It’s been more than two decades since the idea of wound bed preparation was first put into practice and widely accepted. Research shows patients aren’t assessed properly regardless of how long they’ve been using wound treatment methods. Inadequate assessments lead to unnecessary spending and a failure to receive the proper care and treatment, both of which have negative consequences. Wound bed preparation (WBP) aims to create the best possible conditions for wound healing. Advances in molecular science have led to the development of new technology and sophisticated therapeutics, including growth factors, cell growth in vitro, and bioengineered tissue. It is now known that the healing process involves a wide range of variables that must be closely monitored.
Since 2003, clinicians have utilized the acronym TIME, however, experts have since questioned the notion for focusing entirely on the wound and not so much on the holistic approach of the patient. There are four clinical areas that are integrated into the TIME method.
TIME incorporates the following principles:
Using one or more of the five methods of debridement, remove non-viable or devitalized tissue. In order to recall the five types, BEAMS is utilized as an acronym: biological, enzyme, autolytic, mechanical, and surgical. Adequate arterial blood supply necessitates sharp or surgical debridement. The wound healing process is designed to produce healthy and viable tissue. The extracellular matrix proteins and the wound bed base will be restored by wound bed preparation.
Infection and inflammation can be controlled and managed with wound bed preparation by reducing inflammation, bioburden, and biofilm. Bioburden and clinical infections can occur if the bacteria level is too high. Inflammatory diseases should always be considered. Depending on the indication, apply dressings and treatments that are bioactive, antimicrobial, antiseptic, or antibiotic in nature.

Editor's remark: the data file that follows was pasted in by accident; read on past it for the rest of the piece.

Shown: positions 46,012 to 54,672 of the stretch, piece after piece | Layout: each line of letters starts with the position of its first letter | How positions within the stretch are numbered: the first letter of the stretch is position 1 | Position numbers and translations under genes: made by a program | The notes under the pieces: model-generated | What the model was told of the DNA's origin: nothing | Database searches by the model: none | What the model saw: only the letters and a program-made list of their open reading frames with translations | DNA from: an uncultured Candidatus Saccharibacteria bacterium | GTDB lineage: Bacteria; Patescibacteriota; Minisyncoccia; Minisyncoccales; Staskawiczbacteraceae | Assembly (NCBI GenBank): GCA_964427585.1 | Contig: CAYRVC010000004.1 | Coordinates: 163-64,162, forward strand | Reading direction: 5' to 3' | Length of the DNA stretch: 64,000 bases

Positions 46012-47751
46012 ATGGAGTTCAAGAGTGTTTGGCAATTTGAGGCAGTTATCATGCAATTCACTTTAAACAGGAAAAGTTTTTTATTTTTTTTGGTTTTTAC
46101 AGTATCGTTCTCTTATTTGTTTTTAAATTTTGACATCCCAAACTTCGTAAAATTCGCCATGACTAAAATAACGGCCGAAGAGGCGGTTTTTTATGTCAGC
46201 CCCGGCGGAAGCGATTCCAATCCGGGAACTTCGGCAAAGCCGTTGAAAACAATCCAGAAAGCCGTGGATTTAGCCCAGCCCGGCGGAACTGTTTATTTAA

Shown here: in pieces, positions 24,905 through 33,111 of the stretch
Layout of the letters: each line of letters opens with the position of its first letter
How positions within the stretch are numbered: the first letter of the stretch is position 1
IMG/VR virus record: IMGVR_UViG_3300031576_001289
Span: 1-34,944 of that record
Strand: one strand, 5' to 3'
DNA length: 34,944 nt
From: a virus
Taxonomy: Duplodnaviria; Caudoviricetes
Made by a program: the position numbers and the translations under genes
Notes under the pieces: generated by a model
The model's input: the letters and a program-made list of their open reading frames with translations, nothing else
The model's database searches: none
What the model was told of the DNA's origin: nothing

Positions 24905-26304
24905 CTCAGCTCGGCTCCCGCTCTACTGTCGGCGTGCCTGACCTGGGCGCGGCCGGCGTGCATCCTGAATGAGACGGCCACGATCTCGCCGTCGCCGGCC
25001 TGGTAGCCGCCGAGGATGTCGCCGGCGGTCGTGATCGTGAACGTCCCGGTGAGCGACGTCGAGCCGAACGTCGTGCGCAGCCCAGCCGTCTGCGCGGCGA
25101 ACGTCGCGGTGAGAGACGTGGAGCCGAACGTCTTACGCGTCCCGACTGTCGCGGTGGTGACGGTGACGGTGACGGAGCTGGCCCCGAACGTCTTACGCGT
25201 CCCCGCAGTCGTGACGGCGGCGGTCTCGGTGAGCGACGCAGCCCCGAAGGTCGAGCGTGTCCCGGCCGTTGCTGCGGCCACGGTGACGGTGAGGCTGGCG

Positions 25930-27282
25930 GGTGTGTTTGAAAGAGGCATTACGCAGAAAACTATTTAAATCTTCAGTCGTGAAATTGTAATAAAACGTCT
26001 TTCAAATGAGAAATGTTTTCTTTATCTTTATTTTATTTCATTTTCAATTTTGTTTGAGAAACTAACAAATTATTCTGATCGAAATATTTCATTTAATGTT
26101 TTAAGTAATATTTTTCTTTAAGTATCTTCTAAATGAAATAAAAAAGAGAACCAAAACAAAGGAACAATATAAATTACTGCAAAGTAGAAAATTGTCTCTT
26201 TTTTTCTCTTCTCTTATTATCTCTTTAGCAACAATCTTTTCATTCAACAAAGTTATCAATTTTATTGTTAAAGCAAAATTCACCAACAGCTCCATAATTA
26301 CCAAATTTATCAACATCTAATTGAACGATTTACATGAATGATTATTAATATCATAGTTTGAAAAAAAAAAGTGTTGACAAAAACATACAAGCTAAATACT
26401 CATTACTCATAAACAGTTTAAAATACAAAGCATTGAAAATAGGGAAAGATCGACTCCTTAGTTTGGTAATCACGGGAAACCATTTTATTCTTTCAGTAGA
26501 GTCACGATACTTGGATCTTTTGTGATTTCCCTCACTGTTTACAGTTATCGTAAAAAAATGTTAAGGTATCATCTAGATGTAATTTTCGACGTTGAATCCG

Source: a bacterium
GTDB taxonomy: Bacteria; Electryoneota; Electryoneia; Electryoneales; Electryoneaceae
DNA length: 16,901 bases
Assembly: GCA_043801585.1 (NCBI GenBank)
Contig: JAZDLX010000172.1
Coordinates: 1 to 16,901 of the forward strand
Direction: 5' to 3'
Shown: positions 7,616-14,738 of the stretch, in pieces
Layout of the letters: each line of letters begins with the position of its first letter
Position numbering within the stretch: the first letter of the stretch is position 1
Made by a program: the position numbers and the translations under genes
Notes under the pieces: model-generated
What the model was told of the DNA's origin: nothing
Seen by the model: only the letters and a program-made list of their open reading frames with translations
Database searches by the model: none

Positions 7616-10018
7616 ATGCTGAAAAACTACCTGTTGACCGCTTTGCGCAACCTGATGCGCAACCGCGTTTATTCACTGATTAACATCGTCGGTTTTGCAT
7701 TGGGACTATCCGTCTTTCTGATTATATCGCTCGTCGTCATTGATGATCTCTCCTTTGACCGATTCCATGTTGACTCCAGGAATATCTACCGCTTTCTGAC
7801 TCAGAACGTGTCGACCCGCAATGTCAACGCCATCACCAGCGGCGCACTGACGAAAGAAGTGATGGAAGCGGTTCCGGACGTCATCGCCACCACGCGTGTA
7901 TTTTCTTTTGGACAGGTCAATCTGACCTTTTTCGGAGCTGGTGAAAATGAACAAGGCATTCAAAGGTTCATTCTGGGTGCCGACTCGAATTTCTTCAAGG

Make sure the wound bed and periwound are well maintained at all times. Edema can be controlled and managed with the use of proper advanced wound care dressings. The migration of epithelial cells is slowed by maceration or desiccation. Edematous limbs should be compressed as directed. Apply hydrogel or petrolatum treatments, as needed, as directed. Absorbent dressings, such as alginates, hydrofibers, foams, and super absorbent dressings, are excellent for balancing moisture. Preparation of the wound bed will have a positive impact on epithelial cell migration and moisture balance.
An improvement in the wound’s edges is expected. As a result of epibole (rolled edges), undermining, and non-advancing wound edges, various therapeutic methods, such as debridement, skin grafts, biological agents, and/or supplementary therapies, may be necessary. As keratinocytes migrate and wound cells respond, a wound bed preparation helps to restore adequate proteases.
Wounds should be assessed looking at the WHOLE patient. Wound bed preparation is greatly simplified with TIME with a more comprehensive evaluation of the patient’s psychosocial needs as well as the underlying etiologies of their wound. TIME can improve wound healing outcomes if used.
The views and opinions stated in this blog are exclusively those of the author and do not reflect iWound, its affiliates, or partner companies.
Future Reading and References
Halim, A. S., Khoo, T. L., & Saad, A. Z. (2012). Wound bed preparation from a clinical perspective. Indian journal of plastic surgery : official publication of the Association of Plastic Surgeons of India, 45(2), 193–202. https://doi.org/10.4103/0970-0358.101277
Journal of Wound Care. VOL 28, NO 3, March 2019. TIME CDST: an updated tool to address the current challenges in wound care.
EWMA POSITION DOCUMENT: Wound bed preparation in practice. https://ewma.org/fileadmin/user_upload/EWMA.org/Position_documents_2002-2008/pos_doc_English_final_04.pdf